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Tuesday, March 30, 2010

The Land Of Oz


Stepping carefully into Australia


Bill Hatcher’s new Australian backyard is a far cry from the suburban sprawl we often encounter in the U.S.

I’m writing this column at the start of yet another big adventure. I recently moved from my home of 25 years in the sparsely populated and arid Colorado Plateau in the American Southwest to a new home on the outskirts of Sydney, Australia. The tropical landscape of Sydney is on every level the antithesis of America’s desert Southwest. Sydney’s population is 4.4 million, the region receives a whopping 47 inches of rain a year, and the surrounding forest, called “the bush” in Australia, is teeming with otherworldly wildlife, many of them venomous and potentially deadly to the unsuspecting visitor—namely me. I plan to be living in Australia for a few years, so I’m busy learning all I can about my new home.

My biggest question, as a photographer who often goes off the beaten path to shoot photos, is just how dangerous is the Australian countryside? Will I be able to let down my guard in a land that prides itself on being home to a prolific number of venomous snakes, spiders and ocean life? How concerned should I be that 11 of the world’s 15 most venomous snakes reside in Australia, including the brown, taipan and sea snake? While tromping around shooting photos in the bush or the ocean, just how concerned do I need to be about venomous snakes, spiders or something called a box jellyfish?

The Australian Outback is mostly desert, but coastal Sydney is a verdant landscape with many rivers, national parks and other green spaces. Close to my house are Lane Cove National Park, Ku-ring-gai Chase National Park and Berowra Valley Regional Park. When my wife and I moved into our new home, I didn’t expect that my backyard would be as exotic a place as any Amazon jungle, and yet this is Sydney! The adventurer’s rule to watch where you step applies even here in an Australian suburb. But I’m a photographer, so looking where I step isn’t always the first thing on my mind.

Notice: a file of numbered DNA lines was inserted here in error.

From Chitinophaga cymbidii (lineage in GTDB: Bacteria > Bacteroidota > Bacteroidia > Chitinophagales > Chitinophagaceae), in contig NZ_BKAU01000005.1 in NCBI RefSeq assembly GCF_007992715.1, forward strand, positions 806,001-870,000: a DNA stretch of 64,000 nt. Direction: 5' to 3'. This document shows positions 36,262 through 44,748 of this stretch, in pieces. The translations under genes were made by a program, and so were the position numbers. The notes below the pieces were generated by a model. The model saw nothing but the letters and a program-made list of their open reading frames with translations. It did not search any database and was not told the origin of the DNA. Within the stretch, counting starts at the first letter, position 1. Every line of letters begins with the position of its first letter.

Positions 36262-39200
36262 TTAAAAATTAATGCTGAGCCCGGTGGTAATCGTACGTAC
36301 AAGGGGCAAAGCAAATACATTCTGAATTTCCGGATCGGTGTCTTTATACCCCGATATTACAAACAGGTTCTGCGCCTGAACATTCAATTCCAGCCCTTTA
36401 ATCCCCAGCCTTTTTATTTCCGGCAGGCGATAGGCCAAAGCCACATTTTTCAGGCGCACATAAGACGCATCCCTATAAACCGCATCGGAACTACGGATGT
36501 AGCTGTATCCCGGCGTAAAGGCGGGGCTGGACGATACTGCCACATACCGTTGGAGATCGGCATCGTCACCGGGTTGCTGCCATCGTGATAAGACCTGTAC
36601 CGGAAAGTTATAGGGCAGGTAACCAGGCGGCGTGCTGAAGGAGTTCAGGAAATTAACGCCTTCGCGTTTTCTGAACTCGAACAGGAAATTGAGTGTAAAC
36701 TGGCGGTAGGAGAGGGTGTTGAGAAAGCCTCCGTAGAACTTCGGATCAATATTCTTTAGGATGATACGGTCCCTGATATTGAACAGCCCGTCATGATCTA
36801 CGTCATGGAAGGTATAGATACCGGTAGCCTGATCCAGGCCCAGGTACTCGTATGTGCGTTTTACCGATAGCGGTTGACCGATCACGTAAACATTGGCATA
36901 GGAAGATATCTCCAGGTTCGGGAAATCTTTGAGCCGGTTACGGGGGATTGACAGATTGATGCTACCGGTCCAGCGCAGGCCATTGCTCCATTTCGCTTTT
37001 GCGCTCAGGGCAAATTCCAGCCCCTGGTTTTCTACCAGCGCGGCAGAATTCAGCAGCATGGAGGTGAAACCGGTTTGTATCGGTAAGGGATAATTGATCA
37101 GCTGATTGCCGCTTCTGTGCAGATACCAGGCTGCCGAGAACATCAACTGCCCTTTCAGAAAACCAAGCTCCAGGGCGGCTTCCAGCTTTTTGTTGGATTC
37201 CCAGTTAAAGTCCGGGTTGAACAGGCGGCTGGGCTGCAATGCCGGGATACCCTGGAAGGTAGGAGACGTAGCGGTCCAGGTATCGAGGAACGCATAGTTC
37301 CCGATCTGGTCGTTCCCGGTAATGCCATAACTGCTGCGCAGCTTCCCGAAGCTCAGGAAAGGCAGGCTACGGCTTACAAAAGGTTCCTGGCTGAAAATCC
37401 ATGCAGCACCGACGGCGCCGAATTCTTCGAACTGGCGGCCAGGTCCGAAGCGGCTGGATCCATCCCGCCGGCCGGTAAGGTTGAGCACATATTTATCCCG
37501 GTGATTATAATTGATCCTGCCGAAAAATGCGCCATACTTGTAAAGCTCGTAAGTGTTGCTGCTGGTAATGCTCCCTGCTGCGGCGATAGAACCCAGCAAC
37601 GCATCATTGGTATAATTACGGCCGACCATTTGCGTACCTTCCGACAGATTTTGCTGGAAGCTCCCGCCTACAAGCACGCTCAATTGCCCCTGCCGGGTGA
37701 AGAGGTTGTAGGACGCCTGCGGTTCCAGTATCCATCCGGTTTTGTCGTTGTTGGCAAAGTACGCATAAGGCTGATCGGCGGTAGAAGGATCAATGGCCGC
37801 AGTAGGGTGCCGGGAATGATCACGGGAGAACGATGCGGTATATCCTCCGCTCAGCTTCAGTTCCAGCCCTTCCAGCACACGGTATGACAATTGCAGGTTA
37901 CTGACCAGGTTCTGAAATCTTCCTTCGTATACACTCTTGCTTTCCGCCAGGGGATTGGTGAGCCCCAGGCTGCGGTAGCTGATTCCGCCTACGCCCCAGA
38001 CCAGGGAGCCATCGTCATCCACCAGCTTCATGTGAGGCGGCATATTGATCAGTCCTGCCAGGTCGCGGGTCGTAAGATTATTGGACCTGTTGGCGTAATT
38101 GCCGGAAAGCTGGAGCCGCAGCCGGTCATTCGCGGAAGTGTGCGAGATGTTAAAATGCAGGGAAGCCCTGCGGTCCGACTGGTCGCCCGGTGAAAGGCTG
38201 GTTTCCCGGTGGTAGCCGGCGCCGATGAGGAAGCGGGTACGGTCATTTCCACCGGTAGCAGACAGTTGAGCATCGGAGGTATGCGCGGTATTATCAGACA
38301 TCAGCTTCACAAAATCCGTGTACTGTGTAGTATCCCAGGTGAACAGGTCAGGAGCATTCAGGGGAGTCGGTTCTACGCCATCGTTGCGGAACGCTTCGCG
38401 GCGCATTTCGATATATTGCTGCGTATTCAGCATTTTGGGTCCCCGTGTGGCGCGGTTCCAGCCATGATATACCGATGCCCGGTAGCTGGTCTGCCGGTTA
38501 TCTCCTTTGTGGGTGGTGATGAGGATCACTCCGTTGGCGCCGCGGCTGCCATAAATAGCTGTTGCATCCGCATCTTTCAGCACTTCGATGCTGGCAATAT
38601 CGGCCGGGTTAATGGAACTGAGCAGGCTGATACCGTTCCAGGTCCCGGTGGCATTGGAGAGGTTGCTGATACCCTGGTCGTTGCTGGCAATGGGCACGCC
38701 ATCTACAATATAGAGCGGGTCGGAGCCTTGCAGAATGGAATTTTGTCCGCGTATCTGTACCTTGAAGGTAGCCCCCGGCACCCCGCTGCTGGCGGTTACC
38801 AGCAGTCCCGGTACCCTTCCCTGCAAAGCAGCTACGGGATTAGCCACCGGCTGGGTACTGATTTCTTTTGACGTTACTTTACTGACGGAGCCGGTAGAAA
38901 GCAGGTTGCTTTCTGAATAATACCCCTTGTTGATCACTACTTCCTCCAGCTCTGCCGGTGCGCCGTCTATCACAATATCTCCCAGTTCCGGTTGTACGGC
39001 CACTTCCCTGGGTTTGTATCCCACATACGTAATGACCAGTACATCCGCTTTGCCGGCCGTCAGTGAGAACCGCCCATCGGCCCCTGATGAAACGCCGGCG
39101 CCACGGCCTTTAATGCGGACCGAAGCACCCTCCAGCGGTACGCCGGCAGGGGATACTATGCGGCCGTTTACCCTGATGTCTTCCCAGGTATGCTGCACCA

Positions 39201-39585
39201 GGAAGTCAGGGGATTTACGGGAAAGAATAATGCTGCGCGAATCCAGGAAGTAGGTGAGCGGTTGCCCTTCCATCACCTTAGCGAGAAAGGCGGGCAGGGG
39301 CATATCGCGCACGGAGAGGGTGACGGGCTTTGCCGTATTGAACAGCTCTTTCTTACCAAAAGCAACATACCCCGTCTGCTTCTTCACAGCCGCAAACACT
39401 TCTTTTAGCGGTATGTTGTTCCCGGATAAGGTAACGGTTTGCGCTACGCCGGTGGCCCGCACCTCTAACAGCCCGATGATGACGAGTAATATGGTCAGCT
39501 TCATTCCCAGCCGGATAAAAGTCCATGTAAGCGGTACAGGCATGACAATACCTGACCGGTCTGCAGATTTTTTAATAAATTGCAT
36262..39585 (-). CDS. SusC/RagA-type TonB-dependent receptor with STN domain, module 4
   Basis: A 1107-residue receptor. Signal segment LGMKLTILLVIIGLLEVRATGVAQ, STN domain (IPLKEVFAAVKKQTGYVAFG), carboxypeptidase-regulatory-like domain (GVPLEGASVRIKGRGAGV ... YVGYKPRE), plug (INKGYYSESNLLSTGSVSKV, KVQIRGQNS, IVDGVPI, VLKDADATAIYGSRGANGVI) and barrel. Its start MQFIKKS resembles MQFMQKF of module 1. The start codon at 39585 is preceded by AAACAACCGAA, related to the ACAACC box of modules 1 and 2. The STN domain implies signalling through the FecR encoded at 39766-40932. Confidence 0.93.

A few years ago, I was on a photo shoot in Panama. I was with ornithologist Dr. George Angehr from the Smithsonian Tropical Research Institute, and we were photographing hummingbirds in a remote tract of jungle. Suddenly, George yelled for me to stop! Then with a swoosh, down came his machete, barely missing my head. I thought he had lost his mind, but I looked down to see George had pinned an eyelash viper to the ground with his machete. As we were a couple of days’ travel from the nearest medical facility, a bite from this snake would have been very bad. The snake’s bright yellow coloring didn’t prevent me from stepping on it. I wonder how often I’ll get that lucky in Australia when I’m out shooting photos or stepping out of the house to hang laundry on the line.

Stories of dangerous Australian wildlife are rife. Within the first few days in Sydney, we heard our first local’s story about the deadly bush. Our driver from the rental car agency regaled us with a story about his recent weekend outing to a secret fishing spot in nearby Royal National Park. A shortcut through the bush brought our intrepid driver face to face with a “green cobra.” To make things worse, the day’s catch was an eel and a poisonous lionfish. I looked up this cobra and lionfish later and discovered that the lionfish, with its toxic spines and beautiful coloring, is a popular fish-tank variety. The cobra was probably a nonvenomous green tree snake; it flares its neck, giving it the appearance of a cobra. (I don’t mean to disparage Australia’s venomous creature reputation!) Our intrepid fisherman is lucky he didn’t hook a box jellyfish, the chirodropid Chironex fleckeri, which delivers a poison so potent that it has killed 5,568 people worldwide since 1954. In Australia, there have been 64 deaths due to encounters with the box jellyfish. Our fisherman also could have bumped into a tiger snake or an Eastern brown snake, both common in the Sydney area.

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